I majored in journalism in college. I've written many hundreds of articles for newspapers and magazines. I was an award-winning advertising copywriter. I've written more than 40 books.
For a while I kept a "clip file" of all of my published articles, and had a portfolio of my ads that I could use to impress a prospective employer.
But, after 49 years making money by tapping a keyboard, I no longer think writing is a big deal.
I won't say it isn't fun anymore. One fundamental Marcus maxim is, "If it isn't fun, don't do it." If writing wasn't fun, I wouldn't still be doing it.
When I was younger, I loved getting fan mail from people who liked my articles and reviews in Rolling Stone. Later there was lots of satisfaction when I was told how many dollars my ads and websites generated. It was cool seeing people wearing T-shirts I had designed. In more recent years, I've enjoyed reading the mostly good reviews of my books.
I still love to tweak, adjust, manipulate and rework blogs, websites and book pages so they sound and look just right.
But writing a good book in 2018 just does not generate the same smiles and internal giggles as the first big cover story I wrote for High Fidelity Trade News in 1969, or getting into movies and concerts for free when I showed my Rolling Stone press ID in 1971, or getting laid after giving a girl a stack of records I had gotten for free when I worked for Stone.
Maybe the problem—if it is a problem—is that writing is much easier than it used to be, so I don't feel I am overcoming a challenge. I was fired from my job at High Fidelity Trade News when I had a two-week dry spell, but it's been decades since I've suffered with a severe case of "writer's block."
Maybe simply getting older—and accumulating more experiences—makes it easier to write. (But harder to type accurately.)
At age 72, I can write about almost anything.
I had a demented high school English teacher [she's in Stories I'd Tell My Children (but maybe not until they're adults)] who made 'surprise attacks' on our class. One day she commanded us to "write 500 words about tobogganing." Another time she wanted 500 words about "How Capri pants are the downfall of western civilization."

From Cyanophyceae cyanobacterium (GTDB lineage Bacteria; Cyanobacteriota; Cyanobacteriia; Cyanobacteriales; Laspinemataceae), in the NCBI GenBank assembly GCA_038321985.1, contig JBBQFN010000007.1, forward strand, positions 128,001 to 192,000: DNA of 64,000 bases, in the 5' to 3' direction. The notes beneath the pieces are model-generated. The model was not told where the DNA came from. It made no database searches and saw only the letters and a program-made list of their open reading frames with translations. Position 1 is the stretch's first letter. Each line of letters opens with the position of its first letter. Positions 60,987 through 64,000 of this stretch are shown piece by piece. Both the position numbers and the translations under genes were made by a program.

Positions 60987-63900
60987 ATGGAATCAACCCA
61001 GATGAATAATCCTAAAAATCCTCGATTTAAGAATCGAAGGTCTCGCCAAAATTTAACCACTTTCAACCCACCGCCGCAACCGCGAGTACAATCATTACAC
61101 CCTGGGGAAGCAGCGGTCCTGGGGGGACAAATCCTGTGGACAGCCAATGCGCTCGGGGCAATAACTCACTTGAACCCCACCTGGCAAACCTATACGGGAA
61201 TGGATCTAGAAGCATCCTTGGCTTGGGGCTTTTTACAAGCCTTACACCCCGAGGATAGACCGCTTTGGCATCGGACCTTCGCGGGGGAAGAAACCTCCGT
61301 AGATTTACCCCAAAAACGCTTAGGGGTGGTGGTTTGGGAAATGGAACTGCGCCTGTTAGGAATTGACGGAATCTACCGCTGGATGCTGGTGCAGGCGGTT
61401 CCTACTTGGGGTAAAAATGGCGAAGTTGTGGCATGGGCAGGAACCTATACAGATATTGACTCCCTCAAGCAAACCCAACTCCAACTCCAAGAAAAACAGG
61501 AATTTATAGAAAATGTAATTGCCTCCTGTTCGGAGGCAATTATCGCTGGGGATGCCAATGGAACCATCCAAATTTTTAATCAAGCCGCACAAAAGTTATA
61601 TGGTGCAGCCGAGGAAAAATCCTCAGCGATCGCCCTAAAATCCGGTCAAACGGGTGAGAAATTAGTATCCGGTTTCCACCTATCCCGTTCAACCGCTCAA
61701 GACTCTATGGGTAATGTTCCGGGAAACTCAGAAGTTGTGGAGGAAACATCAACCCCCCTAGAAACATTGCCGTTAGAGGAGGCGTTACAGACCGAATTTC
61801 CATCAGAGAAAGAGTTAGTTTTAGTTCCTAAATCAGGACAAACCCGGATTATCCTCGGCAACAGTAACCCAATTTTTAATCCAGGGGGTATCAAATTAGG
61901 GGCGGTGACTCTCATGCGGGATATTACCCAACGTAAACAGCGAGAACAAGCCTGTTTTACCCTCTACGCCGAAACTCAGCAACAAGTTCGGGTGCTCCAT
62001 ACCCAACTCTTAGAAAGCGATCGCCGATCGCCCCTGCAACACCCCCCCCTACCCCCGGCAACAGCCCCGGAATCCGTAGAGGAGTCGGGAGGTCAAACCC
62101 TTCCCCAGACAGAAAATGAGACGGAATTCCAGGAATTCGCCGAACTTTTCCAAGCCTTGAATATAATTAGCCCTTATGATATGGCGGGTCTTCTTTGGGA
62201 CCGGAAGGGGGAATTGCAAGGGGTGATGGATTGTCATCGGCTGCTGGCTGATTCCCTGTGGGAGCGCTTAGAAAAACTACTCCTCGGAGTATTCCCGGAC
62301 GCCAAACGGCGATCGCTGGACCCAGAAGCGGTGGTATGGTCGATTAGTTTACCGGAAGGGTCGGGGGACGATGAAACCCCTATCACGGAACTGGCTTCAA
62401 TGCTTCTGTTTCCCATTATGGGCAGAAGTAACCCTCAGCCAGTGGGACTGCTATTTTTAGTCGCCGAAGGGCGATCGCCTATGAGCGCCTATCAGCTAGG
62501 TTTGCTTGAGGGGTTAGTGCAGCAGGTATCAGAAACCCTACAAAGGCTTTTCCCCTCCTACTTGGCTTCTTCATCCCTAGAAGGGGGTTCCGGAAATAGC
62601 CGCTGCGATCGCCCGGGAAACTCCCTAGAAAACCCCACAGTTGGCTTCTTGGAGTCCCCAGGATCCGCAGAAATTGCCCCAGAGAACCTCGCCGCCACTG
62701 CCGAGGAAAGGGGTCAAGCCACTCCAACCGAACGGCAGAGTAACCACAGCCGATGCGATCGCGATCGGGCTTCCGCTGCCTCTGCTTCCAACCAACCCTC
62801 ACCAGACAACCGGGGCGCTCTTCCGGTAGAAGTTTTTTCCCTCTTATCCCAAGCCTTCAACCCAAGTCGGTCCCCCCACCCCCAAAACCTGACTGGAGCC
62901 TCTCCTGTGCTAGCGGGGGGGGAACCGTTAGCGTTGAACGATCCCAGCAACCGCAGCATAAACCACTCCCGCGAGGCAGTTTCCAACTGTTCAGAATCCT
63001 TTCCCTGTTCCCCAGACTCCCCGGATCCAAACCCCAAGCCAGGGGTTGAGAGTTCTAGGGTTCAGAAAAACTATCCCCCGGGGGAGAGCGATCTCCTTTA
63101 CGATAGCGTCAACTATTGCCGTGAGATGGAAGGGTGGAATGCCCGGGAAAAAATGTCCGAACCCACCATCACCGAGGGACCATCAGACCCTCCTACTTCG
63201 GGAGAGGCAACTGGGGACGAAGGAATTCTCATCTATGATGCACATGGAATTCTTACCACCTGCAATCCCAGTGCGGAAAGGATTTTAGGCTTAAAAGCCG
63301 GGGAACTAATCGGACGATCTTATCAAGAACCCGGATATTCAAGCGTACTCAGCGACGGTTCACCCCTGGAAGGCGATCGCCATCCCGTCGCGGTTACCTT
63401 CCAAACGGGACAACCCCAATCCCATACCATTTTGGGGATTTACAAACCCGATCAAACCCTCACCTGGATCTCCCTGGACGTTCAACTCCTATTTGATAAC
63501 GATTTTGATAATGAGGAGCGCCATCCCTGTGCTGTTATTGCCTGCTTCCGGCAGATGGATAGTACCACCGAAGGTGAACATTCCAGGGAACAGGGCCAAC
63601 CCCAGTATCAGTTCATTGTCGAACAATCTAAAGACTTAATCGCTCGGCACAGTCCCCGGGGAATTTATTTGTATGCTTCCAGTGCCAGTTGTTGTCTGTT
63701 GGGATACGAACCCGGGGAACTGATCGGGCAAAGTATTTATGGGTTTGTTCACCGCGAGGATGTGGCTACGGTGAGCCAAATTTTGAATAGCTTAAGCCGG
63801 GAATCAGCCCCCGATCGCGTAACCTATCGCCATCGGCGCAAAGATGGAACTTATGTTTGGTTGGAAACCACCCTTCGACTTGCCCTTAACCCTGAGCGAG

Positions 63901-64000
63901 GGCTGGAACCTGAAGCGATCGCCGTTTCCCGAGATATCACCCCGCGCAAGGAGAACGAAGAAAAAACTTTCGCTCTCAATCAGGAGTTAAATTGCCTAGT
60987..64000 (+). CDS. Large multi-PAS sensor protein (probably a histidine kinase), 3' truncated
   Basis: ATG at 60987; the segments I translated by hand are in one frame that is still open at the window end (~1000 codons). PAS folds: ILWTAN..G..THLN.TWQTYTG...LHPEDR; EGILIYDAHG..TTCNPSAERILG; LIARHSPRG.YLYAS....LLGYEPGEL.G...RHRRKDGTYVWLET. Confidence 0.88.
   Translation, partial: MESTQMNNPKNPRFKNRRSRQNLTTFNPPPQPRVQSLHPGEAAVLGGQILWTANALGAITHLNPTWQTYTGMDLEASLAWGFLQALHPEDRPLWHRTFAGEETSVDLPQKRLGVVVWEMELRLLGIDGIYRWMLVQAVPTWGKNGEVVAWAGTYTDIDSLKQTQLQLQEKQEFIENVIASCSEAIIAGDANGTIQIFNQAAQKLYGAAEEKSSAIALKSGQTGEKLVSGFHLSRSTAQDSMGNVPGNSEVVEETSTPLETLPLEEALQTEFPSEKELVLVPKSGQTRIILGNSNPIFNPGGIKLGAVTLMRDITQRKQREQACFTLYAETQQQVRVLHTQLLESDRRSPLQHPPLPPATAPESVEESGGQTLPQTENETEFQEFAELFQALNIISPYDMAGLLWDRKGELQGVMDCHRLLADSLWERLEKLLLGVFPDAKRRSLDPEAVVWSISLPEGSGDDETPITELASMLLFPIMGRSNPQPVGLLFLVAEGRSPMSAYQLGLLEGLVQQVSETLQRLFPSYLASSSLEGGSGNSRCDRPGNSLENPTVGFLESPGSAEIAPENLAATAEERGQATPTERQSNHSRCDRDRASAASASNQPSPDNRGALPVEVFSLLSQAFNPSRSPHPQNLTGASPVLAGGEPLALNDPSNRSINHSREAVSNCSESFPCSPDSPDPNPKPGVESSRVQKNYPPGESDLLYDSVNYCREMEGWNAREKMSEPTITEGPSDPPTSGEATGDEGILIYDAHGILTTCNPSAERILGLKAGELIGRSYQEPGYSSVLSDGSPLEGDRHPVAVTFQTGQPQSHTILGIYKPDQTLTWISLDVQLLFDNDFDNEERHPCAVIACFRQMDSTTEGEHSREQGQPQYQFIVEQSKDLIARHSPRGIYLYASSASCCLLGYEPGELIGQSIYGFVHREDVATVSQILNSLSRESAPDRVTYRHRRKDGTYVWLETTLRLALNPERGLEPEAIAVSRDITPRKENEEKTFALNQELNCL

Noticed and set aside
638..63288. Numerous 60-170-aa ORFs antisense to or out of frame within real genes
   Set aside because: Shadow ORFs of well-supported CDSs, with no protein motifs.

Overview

I hated the evil idiot, but she provided good preparation for later on when my paycheck depended on my being able to write about things I knew absolutely nothing about (ads for women's bathing suits and the Metropolitan Opera, and a fundraising letter for the YMCA, for example).
Getting published is infinitely easier now than when I was younger. Years ago, if I had a brilliant idea for an article or book, I had to query editors and publishers to try to ignite their enthusiasm and open their checkbooks.
Today, if I have something to say, I write a book and publish it with my own Silver Sands Books, or post something on one of my blogs or on Facebook or Twitter, or comment on someone else's blog, or start a new blog or website. It's infinitely easier than pitching an article to an editor or convincing investors to put money into a new magazine.
Those of us in the book biz know how easy it is to publish now. But many “civilians” are still in awe of authors.
I was reminded of this a few years ago when I was at a brunch meeting of about 25 members of a "burial society" that I’ve inherited membership in.
Although I’ve theoretically been a member since birth, this was the first time that a meeting was held near enough for me to conveniently attend. I was surrounded by relatives I am scheduled to spend eternity with, but I had never met any of them before.
During the meeting, someone spoke about a milestone in family history that occurred about 100 years earlier. I casually mentioned that I had written about the incident in one of my books.
I was surprised by the response. Some people were in awe! Someone said, “Oh, you wrote a book!” and there was at least one “Wow.” People asked the name, the subject and where they could buy it.
I answered the questions quickly and politely. I didn’t want to hijack the meeting and turn it into a book promo event.
My extended family (mostly 'sophisticated New Yorkers') thought that meeting a writer is unusual.
I certainly don’t think writing is unusual or that writers are unusual (well, maybe a little unusual). I spend a lot of my online and offline time communicating with writers, editors, designers and publishers. My close relatives and neighbors and employees know that I write and publish and they are not impressed. (Well, actually, a few are.)
I know how easy it is to get published; but to the group of strangers at the meeting—who share some of my genes, and will share a final address—it was a big deal. I’m certainly not a celebrity like Elvis, JFK or Shakespeare, but some of these folks seemed to be a bit excited to be related to an author and maybe even to be buried near one.
It made me feel good. Not as good as getting laid because I was an editor at Rolling Stone—but nevertheless, good.
Magicians don’t explain their best tricks. Maybe we shouldn’t reveal how easy it has become to publish books and have them sold by Amazon and B&N.